In some cases, a patient already receiving fluoxetine tablets therapy may require urgent treatment with linezolid or intravenous methylene blue. If acceptable alternatives to linezolid or intravenous methylene blue treatment are not available and the potential benefits of linezolid or intravenous methylene blue treatment are judged to outweigh the risks of serotonin syndrome in a particular patient, fluoxetine tablets should be stopped promptly, and linezolid or intravenous methylene blue can be administered. The patient should be monitored for symptoms of serotonin syndrome for five weeks or until 24 hours after the last dose of linezolid or intravenous methylene blue, whichever comes first. Therapy with fluoxetine tablets may be resumed 24 hours after the last dose of linezolid or intravenous methylene blue [see Warnings and Precautions (5.2)].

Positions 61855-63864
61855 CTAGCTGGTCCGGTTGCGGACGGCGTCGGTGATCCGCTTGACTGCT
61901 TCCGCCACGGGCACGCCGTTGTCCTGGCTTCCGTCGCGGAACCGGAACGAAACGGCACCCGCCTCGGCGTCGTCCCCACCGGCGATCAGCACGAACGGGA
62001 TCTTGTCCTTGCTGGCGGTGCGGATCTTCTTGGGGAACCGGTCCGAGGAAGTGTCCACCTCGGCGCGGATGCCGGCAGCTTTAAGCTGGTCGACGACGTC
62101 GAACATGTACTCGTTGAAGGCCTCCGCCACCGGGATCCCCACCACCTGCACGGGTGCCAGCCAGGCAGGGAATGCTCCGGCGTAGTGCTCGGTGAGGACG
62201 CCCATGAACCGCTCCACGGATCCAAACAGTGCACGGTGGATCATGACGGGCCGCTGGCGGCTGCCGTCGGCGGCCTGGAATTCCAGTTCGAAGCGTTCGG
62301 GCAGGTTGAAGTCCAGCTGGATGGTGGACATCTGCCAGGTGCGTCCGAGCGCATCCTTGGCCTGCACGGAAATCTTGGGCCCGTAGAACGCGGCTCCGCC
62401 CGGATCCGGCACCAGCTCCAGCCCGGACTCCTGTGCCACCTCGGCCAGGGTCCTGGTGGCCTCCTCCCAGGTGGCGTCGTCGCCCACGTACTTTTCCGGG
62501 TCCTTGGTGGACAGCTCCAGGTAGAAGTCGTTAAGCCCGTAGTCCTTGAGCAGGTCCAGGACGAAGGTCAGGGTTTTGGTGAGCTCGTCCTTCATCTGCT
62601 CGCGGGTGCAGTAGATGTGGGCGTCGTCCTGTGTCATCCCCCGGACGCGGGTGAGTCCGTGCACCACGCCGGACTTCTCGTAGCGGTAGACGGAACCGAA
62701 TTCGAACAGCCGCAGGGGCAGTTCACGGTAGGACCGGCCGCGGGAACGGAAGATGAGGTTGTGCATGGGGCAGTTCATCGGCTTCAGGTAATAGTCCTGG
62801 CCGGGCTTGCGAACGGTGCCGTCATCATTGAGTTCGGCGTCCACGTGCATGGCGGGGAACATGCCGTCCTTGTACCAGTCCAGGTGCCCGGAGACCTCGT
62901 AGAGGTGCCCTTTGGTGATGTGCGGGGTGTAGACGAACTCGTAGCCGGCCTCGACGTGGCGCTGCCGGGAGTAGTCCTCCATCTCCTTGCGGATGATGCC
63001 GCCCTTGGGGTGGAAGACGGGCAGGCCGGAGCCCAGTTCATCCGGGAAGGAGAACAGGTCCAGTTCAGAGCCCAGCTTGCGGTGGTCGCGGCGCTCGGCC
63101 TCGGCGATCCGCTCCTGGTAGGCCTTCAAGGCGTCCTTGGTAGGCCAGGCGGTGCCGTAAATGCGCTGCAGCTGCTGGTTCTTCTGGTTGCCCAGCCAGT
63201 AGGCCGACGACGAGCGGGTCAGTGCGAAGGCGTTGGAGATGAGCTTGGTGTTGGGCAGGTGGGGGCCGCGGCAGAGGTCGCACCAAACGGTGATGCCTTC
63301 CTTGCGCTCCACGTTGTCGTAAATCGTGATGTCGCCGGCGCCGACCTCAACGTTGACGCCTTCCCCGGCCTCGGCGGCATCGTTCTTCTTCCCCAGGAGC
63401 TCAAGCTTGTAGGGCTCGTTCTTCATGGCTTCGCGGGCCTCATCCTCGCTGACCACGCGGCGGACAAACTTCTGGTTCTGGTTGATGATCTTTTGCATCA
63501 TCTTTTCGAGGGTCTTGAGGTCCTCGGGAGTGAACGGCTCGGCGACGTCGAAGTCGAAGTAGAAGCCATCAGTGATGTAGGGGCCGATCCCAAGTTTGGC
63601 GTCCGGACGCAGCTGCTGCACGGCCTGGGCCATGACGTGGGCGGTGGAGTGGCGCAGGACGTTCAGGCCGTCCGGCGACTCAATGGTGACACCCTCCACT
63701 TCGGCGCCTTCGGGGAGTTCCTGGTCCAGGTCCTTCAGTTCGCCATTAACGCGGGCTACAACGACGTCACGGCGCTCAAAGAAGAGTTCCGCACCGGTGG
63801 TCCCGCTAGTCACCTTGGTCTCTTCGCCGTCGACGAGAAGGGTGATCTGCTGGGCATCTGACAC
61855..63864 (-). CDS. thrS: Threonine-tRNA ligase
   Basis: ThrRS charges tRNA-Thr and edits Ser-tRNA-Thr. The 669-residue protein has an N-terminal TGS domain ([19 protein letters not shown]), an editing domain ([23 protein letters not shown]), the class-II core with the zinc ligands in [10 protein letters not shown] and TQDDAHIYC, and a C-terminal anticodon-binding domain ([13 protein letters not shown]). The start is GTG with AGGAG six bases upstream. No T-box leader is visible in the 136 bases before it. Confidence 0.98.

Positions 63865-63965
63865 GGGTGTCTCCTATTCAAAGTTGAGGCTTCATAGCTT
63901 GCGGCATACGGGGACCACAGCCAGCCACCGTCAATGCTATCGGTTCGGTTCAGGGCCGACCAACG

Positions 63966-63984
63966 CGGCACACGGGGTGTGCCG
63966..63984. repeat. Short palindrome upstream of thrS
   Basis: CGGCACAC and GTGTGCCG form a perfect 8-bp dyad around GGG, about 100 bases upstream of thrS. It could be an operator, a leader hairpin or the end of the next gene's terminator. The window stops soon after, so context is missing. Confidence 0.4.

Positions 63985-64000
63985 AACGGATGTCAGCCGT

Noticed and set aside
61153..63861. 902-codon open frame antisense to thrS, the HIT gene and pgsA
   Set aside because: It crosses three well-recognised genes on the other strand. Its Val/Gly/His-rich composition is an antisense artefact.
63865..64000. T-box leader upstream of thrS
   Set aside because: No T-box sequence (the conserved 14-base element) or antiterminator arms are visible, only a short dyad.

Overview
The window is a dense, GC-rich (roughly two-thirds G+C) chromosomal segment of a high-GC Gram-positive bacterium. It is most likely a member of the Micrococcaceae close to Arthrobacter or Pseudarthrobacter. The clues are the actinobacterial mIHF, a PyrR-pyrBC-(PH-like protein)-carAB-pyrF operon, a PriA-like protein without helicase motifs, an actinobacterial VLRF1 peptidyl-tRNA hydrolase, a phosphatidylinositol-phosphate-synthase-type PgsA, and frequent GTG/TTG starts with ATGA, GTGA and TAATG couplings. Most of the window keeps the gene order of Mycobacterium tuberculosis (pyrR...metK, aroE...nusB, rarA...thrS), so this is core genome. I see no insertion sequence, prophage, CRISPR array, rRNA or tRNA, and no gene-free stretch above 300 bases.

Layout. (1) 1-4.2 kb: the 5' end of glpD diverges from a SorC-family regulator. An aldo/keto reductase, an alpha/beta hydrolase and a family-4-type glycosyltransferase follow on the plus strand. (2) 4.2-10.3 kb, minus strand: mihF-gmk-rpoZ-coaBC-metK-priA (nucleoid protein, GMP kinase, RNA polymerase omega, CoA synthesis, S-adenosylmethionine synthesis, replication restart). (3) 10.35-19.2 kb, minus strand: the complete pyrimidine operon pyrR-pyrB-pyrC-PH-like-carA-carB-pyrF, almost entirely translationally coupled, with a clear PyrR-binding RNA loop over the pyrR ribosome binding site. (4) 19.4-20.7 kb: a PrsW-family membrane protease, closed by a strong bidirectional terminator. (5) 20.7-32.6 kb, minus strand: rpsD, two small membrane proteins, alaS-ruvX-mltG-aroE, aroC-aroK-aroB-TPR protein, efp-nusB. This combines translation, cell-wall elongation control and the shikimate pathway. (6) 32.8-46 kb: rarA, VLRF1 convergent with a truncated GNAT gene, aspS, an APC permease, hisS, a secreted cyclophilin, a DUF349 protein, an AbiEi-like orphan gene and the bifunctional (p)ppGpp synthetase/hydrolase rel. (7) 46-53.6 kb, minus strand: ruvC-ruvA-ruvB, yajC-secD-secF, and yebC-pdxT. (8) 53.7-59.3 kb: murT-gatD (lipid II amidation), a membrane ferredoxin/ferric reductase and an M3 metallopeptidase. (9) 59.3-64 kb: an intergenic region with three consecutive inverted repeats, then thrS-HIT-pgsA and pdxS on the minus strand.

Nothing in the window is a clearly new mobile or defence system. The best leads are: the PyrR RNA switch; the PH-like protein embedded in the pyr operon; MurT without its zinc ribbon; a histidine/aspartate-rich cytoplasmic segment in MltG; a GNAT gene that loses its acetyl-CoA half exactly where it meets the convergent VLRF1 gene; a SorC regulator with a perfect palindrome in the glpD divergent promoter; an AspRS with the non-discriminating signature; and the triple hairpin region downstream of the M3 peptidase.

The risk of administering methylene blue by non-intravenous routes (such as oral tablets or by local injection) or in intravenous doses much lower than 1 mg/kg with fluoxetine tablets is unclear. The clinician should, nevertheless, be aware of the possibility of emergent symptoms of serotonin syndrome with such use [see Warnings and Precautions (5.2)].
- 10 mg tablet is a light cream to cream colored, flat round, uncoated tablets with beveled edges, debossed with “43” on one side and plain on other side.
- 20 mg tablet is a light yellow to yellow colored, flat round, uncoated tablets with beveled edges, debossed with “73” on one side and plain on other side.
The use of MAOIs intended to treat psychiatric disorders with fluoxetine tablet or within 5 weeks of stopping treatment with fluoxetine tablet is contraindicated because of an increased risk of serotonin syndrome. The use of fluoxetine tablet within 14 days of stopping an MAOI intended to treat psychiatric disorders is also contraindicated [see Dosage and Administration (2.4) and Warnings and Precautions (5.2)].